2.1 Redress application
To be able to access redress under the Scheme, a person or their legal nominee must make an application. To be a valid application, it must be made using the Scheme's approved form and include required information.
Making a redress application
For the purposes of the Scheme, a person or their legal nominee can make their application for redress by completing the approved form available from the National Redress Scheme website. A person may also complete their application online through myGov. An application for redress made in any other format will not be accepted.
For an application to be valid under the Scheme a person must:
- complete and submit their application using the Application for Redress form available on the National Redress Scheme website, or online through myGov
- advise where they live, and
- provide any information and documentation required by the Operator.
Where a person does not complete the steps above, their application will not be valid and the Operator will be unable to assess their application for redress.
Where a person submits a valid application the Operator can then determine the person's eligibility for redress.
A person who makes an application for redress must not give false or misleading information or documents to the Operator. If they do so, they may be subject to a civil penalty of up to 60 penalty units. Such conduct may also be an offence punishable under the Criminal Code Act 1995.
There are support services available to help people through the application process, including completing the application form. There are also legal and financial support services to help people consider their options.
Proof of identity
The Scheme requires a person and their nominee to provide a level of proof of identity. This is one of the ways the Scheme protects applicants' personal information.
Where a person has previously established their identity with Services Australia, such as having a customer reference number (CRN) and as a result has a confirmed identity, they will not be required to do this again. A person without a confirmed identity will need to visit their local Services Australia Service Centre so a staff member can witness their identifying documentation.
Services Australia uses the Identity Confirmation Model which is based on the minimum identity proofing requirements as outlined in the National Identity Proofing Guidelines and uses 5 objectives when verifying a person's identity. These are to confirm the:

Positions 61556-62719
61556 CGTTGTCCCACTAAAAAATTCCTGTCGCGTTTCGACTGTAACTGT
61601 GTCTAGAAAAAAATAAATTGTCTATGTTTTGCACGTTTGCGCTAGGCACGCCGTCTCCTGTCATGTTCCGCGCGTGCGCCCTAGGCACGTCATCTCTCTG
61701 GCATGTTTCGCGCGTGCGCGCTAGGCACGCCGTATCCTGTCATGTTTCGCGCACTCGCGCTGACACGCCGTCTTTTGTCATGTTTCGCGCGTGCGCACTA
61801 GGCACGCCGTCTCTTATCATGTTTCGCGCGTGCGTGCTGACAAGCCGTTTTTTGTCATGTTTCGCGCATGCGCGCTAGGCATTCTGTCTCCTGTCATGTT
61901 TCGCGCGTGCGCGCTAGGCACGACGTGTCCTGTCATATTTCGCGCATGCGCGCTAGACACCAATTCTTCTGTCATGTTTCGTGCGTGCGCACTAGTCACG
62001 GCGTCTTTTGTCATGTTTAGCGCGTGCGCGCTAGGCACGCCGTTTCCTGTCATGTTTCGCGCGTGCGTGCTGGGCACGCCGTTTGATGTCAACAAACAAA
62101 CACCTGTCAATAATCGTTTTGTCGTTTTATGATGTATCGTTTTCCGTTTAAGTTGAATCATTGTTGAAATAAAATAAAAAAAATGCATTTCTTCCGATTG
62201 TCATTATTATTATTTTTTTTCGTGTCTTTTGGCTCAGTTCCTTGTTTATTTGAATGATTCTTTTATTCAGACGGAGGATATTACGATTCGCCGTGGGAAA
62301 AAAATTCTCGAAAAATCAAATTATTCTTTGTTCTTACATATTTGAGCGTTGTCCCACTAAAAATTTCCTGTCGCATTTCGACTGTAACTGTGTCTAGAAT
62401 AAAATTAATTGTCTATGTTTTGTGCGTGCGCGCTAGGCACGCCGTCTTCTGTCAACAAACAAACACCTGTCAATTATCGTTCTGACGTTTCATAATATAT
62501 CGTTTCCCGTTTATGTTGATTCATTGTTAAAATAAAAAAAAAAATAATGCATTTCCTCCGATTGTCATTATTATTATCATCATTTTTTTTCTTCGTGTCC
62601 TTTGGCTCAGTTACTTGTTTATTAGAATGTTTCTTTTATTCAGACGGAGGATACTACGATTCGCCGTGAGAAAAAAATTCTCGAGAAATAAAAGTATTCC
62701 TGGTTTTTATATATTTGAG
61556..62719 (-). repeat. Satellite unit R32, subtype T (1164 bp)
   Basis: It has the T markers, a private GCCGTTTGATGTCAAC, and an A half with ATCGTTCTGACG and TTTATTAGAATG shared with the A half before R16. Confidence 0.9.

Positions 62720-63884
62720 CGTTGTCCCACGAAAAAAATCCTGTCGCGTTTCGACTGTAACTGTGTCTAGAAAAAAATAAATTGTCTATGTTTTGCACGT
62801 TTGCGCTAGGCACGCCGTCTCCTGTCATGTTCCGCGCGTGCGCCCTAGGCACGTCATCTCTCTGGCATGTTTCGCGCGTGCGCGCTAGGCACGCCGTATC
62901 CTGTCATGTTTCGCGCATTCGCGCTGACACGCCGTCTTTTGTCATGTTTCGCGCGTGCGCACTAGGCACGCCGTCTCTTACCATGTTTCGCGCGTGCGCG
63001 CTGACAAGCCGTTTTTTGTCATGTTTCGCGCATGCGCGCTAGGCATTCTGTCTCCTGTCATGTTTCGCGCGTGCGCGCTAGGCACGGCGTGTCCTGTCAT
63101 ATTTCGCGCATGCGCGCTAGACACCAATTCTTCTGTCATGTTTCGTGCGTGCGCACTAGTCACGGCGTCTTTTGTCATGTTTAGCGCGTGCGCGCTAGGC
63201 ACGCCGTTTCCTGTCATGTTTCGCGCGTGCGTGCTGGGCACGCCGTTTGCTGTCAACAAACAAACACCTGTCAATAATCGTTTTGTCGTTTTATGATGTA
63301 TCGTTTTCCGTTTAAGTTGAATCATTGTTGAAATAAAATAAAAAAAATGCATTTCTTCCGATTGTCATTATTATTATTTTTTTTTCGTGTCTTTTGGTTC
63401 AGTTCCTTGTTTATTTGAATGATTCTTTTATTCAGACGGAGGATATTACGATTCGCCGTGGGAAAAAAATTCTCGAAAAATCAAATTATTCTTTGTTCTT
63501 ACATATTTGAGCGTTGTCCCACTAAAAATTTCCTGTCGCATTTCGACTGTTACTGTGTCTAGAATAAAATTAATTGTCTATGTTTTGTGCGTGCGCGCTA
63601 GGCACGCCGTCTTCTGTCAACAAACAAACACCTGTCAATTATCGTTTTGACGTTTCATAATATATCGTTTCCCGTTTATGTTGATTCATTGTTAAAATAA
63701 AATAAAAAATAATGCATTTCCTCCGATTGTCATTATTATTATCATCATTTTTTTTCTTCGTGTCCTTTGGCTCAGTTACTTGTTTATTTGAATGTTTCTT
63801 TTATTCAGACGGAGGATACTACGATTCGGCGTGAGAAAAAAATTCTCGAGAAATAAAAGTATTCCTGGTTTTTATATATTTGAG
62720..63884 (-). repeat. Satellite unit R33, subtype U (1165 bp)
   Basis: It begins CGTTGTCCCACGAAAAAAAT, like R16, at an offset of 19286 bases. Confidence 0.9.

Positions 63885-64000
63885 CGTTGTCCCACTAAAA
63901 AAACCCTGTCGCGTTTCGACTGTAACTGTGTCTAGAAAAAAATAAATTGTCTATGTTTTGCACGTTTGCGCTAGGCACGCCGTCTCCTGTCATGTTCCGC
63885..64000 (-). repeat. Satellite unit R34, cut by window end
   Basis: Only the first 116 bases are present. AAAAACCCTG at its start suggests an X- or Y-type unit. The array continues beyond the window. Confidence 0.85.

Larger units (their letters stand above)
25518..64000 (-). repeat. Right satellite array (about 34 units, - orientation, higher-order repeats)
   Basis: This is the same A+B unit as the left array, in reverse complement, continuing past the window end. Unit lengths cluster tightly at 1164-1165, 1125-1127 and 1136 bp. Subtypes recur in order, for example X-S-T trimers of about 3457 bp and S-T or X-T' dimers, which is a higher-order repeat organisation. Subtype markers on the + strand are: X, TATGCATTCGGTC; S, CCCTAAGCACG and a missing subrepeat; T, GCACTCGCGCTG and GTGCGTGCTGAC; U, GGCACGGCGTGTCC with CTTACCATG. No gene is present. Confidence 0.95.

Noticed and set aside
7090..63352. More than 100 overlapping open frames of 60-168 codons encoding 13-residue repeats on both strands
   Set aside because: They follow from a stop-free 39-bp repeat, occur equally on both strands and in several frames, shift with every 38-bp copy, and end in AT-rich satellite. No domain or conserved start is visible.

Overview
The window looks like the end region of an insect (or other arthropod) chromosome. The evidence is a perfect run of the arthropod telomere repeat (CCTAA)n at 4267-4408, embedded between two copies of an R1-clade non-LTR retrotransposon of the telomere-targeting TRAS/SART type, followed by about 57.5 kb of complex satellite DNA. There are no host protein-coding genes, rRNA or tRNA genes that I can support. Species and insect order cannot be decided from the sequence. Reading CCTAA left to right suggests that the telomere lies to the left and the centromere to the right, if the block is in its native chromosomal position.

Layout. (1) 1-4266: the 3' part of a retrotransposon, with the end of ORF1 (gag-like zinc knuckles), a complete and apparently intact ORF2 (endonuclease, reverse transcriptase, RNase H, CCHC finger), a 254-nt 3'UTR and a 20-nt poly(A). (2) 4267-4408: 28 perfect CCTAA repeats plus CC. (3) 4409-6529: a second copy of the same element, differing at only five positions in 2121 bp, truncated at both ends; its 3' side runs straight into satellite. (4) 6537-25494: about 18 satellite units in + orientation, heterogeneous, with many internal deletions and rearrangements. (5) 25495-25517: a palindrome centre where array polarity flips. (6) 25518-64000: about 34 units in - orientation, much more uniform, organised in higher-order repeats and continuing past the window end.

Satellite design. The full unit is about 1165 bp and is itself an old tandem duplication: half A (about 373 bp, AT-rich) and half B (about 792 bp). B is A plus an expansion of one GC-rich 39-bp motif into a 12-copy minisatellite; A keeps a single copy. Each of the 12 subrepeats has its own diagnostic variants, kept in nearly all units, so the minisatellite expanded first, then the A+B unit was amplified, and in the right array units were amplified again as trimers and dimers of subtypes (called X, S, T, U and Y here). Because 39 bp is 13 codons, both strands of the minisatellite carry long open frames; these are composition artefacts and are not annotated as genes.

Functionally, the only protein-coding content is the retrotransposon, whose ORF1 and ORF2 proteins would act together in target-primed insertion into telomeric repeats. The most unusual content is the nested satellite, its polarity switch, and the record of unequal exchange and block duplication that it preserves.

- uniqueness of the identity in the intended context
- claimed identity is legitimate
- operation of the identity in the community over time
- linkage between the identity and the person claiming the identity
- identity is not known to be used fraudulently.
For more information on how to confirm your identity, visit the Services Australia website.
Statutory declaration - transitional arrangements
On 17 September 2021, the requirement for an application to include a valid statutory declaration was removed. A new application form will be available in early 2022.
As part of the transitional arrangements, the Scheme will continue to accept applications for redress using the previous version of the application form and with a completed statutory declaration.
A person's application for redress will be considered valid where the person (or their legal nominee) has signed and dated the statutory declaration page. The application does not require the person's signature to be witnessed to be accepted as valid.
The Scheme will not accept an application for redress where the statutory declaration page is missing, or does not include the person's (or their legal nominee's) signature, or date it was signed. The Scheme will contact the person (or legal nominee) where this occurs.
The Scheme will continue to require that a person (or their legal nominee) sign and date their application for redress form.
From early 2022, an application for redress form that is completed and submitted online through myGov, can be considered by the Scheme as valid using digital authentication in place of a hand written signature.
A person can attach any supporting information relevant to their application. Some examples might be copies of any written testimony they have provided to past schemes or inquiries, including the Royal Commission into Institutional Responses to Child Sexual Abuse, or information regarding prior payments received in relation to the abuse. It is important to complete any part of the application that previous written testimony does not cover. A person can contact the Royal Commission Branch of the Attorney-General's Department at RCrecords@ag.gov.au to request a copy of their Royal Commission records.
Act reference: NRSAct Part 2-3 Division 2 Application for redress under the scheme, Part 8-3 Application and transitional provisions relating to the National Redress Scheme for Institutional Child Sexual Abuse Amendment Act 2021